"If he rushes everything, we're back to square one": South Tyneside pub landlords cautious ahead of Boris Johnson's Lockdown announcement

Hospitality bosses in South Tyneside are hopeful that Boris Johnson will set out a clear roadmap towards a point whereby they can reopen their venues later this year in his plan for a ‘phased’ easing of lockdown measures.

Monday, 22nd February 2021, 7:00 am

Borough pub managers warned, however, that a premature exit from Lockdown 3 could once again leave local pub traders “limping around” and take the businesses “right back to square one.”

In a speech to Parliament this week, the Prime Minister is due to set out a plan for a ‘phased and gradual’ easing of the restrictions currently in force across England.

It is not yet clear what the announcement will bring for the hospitality sector, with the main focus expected to be on areas like schools and travel restrictions.

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Lee Hughes (above), who runs the Red Hackle pub in Jarrow; Stephen Sullivan, owner of Ziggy's Bar in South Shields (below, left); Lakeside Inn manager, Carl Mowatt (below, right)

But, regardless of any immediate implications for the industry, pub bosses say they want a clear plan for reopening that affords them leeway to plan ahead - rather than a repeat of the several days’ notice they were given last summer.

Stephen Sullivan, who runs Ziggy’s Bar in South Shields, said he hopes Number 10 holds its nerve and makes the decision not to reopen pubs too soon – saying that, if they do, he would not rush to open.

“I would hope Boris Johnson has the conviction to say, ‘I’m sorry. We’re going to stick this out until it’s safe, until you can open your doors in a viable way’,” Mr Sullivan said.

"Until the majority of the country is vaccinated, we can’t reopen. We were limping around with ridiculous restrictions last year and it’s not going to be enjoyable for anyone to reopen under those conditions again.”

He worries pubs like his could again be placed in a difficult position if Number 10 presses ahead anyway, adding: "The last thing people want to see is pubs opening up again too soon and the country being placed in another lockdown. The three we’ve already had has been a lot for people to cope with mentally.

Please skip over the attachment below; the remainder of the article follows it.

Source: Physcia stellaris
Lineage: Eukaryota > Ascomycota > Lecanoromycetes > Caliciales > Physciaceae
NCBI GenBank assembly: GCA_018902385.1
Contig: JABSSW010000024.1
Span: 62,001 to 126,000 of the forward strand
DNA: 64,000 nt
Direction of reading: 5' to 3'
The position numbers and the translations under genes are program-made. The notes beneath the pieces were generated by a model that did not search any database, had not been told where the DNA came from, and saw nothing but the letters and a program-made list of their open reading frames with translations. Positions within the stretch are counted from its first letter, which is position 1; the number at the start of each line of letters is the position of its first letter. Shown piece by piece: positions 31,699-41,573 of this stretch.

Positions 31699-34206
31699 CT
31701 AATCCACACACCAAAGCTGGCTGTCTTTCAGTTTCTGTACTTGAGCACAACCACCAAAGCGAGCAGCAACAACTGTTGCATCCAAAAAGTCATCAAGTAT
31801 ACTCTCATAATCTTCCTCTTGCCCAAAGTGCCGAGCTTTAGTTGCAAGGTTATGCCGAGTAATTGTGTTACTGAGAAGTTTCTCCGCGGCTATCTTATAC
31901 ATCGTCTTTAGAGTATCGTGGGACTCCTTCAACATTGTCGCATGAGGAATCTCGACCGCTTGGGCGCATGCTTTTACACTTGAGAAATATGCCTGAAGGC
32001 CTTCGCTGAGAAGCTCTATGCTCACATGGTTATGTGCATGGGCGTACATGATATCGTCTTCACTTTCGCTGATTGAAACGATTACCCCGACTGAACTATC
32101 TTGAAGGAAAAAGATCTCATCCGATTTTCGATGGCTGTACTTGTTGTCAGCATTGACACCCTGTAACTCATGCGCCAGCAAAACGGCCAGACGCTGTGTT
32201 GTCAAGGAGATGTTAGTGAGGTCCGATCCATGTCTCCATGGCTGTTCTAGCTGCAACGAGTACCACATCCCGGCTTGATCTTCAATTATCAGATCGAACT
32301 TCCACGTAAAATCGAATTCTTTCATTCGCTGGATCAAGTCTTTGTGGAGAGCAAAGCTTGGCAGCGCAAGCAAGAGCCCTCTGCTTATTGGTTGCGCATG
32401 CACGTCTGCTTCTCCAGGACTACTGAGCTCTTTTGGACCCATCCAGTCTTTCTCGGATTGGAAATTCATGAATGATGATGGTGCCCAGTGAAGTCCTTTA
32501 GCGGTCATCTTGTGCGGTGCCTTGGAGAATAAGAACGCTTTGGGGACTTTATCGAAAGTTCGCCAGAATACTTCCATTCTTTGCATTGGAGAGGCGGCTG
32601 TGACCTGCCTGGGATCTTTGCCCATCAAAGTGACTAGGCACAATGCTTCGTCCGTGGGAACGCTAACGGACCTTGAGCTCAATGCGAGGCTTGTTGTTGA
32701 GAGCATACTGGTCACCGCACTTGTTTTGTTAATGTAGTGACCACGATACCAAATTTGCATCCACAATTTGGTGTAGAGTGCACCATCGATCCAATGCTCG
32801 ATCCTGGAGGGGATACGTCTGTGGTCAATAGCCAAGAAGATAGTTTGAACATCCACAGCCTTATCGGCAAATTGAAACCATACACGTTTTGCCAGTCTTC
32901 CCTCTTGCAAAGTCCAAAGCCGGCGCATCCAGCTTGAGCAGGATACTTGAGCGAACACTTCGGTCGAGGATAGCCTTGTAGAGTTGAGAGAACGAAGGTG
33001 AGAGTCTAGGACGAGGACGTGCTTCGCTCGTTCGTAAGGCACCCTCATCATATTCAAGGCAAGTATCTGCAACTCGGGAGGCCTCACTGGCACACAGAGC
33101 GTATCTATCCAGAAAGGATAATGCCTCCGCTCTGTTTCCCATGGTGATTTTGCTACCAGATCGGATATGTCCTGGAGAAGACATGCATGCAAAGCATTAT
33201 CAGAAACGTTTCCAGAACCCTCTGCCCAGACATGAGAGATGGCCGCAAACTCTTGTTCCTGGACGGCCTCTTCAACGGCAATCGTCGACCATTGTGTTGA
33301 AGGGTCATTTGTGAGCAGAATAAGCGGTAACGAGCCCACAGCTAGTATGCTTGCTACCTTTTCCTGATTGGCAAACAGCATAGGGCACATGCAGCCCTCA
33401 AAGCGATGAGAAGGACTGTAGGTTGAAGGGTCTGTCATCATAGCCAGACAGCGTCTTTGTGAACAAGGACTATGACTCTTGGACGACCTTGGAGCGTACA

"Ultimately, what we want to know is that the financial support is there until we can open viably – and, by ‘viably’, I mean no 10pm curfew, indoors and tables of six mixed households.

"That’s the only viable way we can trade. The right thing for hospitality to do is to remain closed until it’s safe to open, with as few restrictions as possible.”

Carl Mowatt, the manager at the Lakeside Inn, near Leam Lane, also struck a cautious note, saying that the reopening of South Tyneside venues while other parts of the region remain in some form of local lockdown could lead to punters travelling into the area from other parts of the country.

“We really don’t want to see a repeat of the scenes we saw with people bussing in to Liverpool last year,” Carl said.

"Summer will be a great time to reopen again – but it has to be done safely. We owe it to our loyal customers, who have been great throughout all this, to do that.”

Meanwhile, Lee Hughes, who runs the Red Hackle pub in Jarrow, said any reopening of pubs before May would be reckless.

He said: “We haven’t been the problem from day one. But we are where we are now.

"It’d be silly to push for a reopening too soon this time. Trading on the Easter bank holiday would be manic – we need to get that out of the way, first.

"If he [Boris Johnson] rushes everything, we’re back to square one.”

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